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What We’ve Learned from the First 2 Months of the MLB Season

I know, it’s early in the 2023 MLB season. But tell me there haven’t been a lot of things happening. From small teams playing like giants and becoming MLB odds darlings, no, not the ones in San Francisco, to the pitch clock showing up to save the game from eternal boredom, there’s plenty to talk about after the first couple of months of action.

As the action continues, here are some of the most important points we’ve learned:

What We’ve Learned from the First 2 Months of the MLB Season
Shohei Ohtani - Michael Reaves/Getty Images/AFP

The Pitch Clock Changed the Game

If everybody could bow their heads for a moment, a moment of silence in memory of the overly long baseball games is about to begin. Ok, now that we got that out of the way, can we all agree that the pitch clock has come as a much-needed breath of fresh air?

I’ve been a fan of baseball my whole life and an advocate of trying to get everyone around me to love the game. One of the main reasons that usually deterred fans away was how long each game would take. But now, with the pitch clock helping to shorten playing time, it feels as if baseball has gotten a much-needed facelift.

Just like the NBA has the 24-second shot clock and the NFL has the 40- and 25-second play clocks, both to make the game faster and smoother, the pitch clock is doing the same for MLB. And while it took pitchers some time to adjust, I’d be willing to bet that if asked about their opinions, most if not all ball players would give a thumbs up.

With the average time of games now around 27 minutes shorter than what it used to be, watching baseball has become enjoyable for the masses once again. You still get the thrills, the homers, the pitching duels, and everything, but in a slightly more condensed version and we’re here for it.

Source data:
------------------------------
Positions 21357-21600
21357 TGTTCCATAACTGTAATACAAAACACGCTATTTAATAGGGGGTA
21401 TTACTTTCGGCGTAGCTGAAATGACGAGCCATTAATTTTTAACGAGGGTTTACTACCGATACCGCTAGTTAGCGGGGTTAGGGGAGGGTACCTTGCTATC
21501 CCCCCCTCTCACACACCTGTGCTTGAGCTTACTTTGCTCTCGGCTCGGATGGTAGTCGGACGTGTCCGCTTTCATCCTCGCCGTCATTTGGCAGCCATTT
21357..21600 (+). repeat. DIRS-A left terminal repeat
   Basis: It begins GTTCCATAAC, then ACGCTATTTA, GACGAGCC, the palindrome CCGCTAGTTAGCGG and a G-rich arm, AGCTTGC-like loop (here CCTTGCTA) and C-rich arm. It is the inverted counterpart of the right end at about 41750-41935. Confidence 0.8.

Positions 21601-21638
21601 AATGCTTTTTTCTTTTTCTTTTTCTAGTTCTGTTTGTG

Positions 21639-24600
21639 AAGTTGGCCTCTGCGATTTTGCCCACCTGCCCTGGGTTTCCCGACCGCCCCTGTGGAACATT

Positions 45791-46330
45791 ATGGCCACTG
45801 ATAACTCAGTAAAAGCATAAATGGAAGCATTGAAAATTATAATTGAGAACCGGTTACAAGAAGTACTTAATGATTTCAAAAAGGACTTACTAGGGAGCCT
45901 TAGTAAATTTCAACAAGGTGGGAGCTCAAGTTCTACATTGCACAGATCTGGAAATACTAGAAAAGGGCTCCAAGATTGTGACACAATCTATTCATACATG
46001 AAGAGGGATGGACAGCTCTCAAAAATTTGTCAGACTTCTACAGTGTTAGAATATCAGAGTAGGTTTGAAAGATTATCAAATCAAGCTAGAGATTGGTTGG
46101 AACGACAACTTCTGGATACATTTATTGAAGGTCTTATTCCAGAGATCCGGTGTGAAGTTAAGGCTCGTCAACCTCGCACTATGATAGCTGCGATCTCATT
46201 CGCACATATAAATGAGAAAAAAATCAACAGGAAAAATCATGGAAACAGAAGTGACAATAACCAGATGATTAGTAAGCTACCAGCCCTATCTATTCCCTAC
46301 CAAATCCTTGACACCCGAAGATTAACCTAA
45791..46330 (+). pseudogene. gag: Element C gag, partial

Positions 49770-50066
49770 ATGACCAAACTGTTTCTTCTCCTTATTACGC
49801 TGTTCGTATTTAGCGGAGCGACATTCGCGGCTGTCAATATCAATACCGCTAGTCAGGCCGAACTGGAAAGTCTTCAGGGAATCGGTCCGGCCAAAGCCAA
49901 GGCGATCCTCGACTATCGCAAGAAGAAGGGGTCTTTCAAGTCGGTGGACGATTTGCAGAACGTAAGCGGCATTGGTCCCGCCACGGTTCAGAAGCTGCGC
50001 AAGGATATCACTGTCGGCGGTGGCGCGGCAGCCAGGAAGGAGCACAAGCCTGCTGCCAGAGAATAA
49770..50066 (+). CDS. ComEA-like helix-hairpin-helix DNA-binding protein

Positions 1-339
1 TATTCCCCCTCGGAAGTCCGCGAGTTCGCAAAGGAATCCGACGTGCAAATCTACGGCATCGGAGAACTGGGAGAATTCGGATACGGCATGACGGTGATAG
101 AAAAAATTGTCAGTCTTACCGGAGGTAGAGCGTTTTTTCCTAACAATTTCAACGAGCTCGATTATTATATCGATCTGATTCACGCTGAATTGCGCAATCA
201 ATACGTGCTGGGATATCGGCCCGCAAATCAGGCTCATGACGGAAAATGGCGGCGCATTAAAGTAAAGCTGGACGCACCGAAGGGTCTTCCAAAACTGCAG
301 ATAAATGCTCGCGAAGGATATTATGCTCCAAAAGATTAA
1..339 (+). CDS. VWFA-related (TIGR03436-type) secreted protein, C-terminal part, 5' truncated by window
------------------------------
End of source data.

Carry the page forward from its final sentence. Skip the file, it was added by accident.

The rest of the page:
Small Budget Teams Ball Like Titans

What We’ve Learned from the First 2 Months of the MLB Season
Zac Lowther of the Baltimore Orioles – Greg Fiume/Getty Images/afp

I said it a few days ago and I stand by it. The Baltimore Orioles and Tampa Bay Rays are bringing the heat this year and it’s about time people start buying into them more.

This season thus far we’ve come to learn that there are more than a couple of ways to build a winning team. You can be like the LA Dodgers or Texas Rangers for example. You whip out your checkbook, offer big bucks and a life full of celebrity sightings like LA or great BBQ like Texas, and watch players flock to you.

There are teams like the Atlanta Braves and Toronto Blue Jays, too. They invest in the free-agency market but base their roster building on developing talent and retaining home-grown players. And then there are teams like the Orioles and Rays.

They’ve managed to develop their teams through strong farm systems, being smart when it comes to offering deals and letting analytics, masterful scouting and some sort of voodoo magic do the rest.

If you look at the standings, teams with big checkbooks, besides the Dodgers, are lagging against small-budget teams. The Rays are the best team in professional baseball It’s not just a fact, but one everyone with some understanding of the game can agree upon.